• Chairing a Committee Toward Success

    Mar 24, 2014

    Keep committee members on task by starting each meeting with an explanation of the meeting’s goals and how they relate to the committee’s overall objectives.


    Kathleen SanfordIf you’ve been asked to chair a hospital committee, congratulate yourself. This is a sign that your organization’s leadership has confidence in your management skills and ability to get things accomplished. 

    It’s wise to consider how you can meet your committee goals without wasting time and effort. Hospital staff are busy people who don’t want to waste time in meetings that don’t support the organization’s work. Committees that are not led well will have difficulties achieving goals and keeping members engaged. 

    Aligning Members Toward a Goal

    Before the first committee meeting, make sure you understand the overarching principles of the committee. For example: What is the ultimate goal of this committee? Is it a decision-making committee or an advisory group? Should decisions be made by democratic vote or consensus? Share this information with the group at the first meeting, and refer to it if committee members seem to be losing sight of their purpose.

    At the start of each meeting, explain what the goals of that meeting are, and how these objectives relate to the committee’s overall goals. This will help prevent divergent discussions and keep committee members on task.

    Staying on Schedule

    Before each meeting, send the meeting agenda and any necessary reading materials to committee members. The agenda should specify objectives for what the committee intends to accomplish at that meeting, as well as in the long term. Reading materials should include the minutes from the previous meeting, so members can refresh their memories and avoid rehashing old work in the upcoming meeting.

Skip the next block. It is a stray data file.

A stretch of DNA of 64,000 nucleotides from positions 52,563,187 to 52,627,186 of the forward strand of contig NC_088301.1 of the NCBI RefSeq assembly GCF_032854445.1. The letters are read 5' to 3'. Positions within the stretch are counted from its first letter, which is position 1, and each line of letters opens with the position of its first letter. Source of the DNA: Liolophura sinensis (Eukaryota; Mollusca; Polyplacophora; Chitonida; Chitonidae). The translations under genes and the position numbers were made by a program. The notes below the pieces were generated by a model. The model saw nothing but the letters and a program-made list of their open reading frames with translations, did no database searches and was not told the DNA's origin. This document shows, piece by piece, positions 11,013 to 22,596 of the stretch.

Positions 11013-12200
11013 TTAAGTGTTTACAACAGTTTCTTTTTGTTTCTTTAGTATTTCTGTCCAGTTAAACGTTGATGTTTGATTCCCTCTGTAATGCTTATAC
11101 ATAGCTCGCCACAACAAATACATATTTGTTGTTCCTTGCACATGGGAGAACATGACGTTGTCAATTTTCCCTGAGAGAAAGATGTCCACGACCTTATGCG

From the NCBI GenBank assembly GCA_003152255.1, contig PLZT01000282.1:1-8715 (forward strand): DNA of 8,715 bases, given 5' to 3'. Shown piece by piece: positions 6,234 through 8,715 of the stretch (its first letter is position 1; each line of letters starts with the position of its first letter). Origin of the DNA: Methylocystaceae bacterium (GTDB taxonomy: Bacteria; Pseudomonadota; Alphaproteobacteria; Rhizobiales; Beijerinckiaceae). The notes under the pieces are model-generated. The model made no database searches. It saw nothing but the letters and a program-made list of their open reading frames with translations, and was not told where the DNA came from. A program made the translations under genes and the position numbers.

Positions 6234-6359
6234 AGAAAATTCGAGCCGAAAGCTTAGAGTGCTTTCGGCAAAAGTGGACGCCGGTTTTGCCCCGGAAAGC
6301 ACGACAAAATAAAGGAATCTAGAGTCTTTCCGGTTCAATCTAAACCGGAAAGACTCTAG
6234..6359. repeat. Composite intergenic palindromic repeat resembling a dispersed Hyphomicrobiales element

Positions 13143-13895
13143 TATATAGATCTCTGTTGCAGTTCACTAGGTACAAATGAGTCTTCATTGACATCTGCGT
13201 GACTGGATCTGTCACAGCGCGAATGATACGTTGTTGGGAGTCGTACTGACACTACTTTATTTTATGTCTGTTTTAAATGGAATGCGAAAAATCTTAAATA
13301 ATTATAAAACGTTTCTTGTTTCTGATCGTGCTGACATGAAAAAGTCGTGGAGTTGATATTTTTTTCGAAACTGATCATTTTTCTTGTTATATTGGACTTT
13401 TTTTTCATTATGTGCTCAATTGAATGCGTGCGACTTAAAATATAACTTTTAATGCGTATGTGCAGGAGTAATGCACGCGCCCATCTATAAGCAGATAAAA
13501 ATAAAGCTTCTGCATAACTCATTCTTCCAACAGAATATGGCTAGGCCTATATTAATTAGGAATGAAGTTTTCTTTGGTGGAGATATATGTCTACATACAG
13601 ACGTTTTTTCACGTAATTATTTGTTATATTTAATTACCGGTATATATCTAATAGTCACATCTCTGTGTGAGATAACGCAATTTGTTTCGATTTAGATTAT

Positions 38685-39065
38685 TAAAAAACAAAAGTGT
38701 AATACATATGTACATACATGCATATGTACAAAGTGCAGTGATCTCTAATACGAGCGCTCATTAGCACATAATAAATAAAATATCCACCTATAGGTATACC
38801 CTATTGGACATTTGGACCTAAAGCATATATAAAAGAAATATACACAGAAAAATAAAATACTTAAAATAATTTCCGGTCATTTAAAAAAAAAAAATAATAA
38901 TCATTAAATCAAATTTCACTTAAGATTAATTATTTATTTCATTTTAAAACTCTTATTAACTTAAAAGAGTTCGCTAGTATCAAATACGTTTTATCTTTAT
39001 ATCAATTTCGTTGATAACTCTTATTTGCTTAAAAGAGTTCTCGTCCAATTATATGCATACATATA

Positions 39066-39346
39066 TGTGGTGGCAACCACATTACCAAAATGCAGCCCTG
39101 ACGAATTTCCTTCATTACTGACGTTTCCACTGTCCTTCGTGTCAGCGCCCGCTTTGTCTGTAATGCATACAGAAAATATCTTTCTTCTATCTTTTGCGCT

Related tool: Sample Meeting Agenda

    In addition, be prepared to facilitate the meeting: Hold committee members to pre-set time parameters and, after each topic, give a brief summary of the discussion and any decisions that were made. Also, be sure to draw out the quieter members of the group by asking them direct questions, such as “John, which contractor’s proposal do you prefer and why?”

    Have one member act as secretary, to take notes during the meeting and write up the minutes afterward. Some committees have a different person serve as secretary each time; others have the same person serve in this role. Use whichever method works best for your group.

    Finally, at the end of each meeting, summarize the tasks that need to be done before the next meeting, assign them to committee members, and decide the date by which they will be completed.

    Keeping the Team Motivated

    Ensure that each committee member understands how valuable he or she is, especially after tasks are completed. For example, you might send a thank-you note via email that specifically notes how that person’s specific skills or expertise were useful: “Laura, your purchasing experience was very valuable in helping the rest of us develop the budget for this project.” 

    You might consider copying the supervisors of non-management staff on those thank you notes as well. Committee members will stay more involved in the process if they feel like their contributions are recognized.

    Kathleen D. Sanford, RN, DBA, MBA, MA, FACHE, is senior vice president and CNO, Catholic Health Initiatives, Denver, and a member of HFMA’s Colorado Chapter.

    Related tool: Sample Meeting Agenda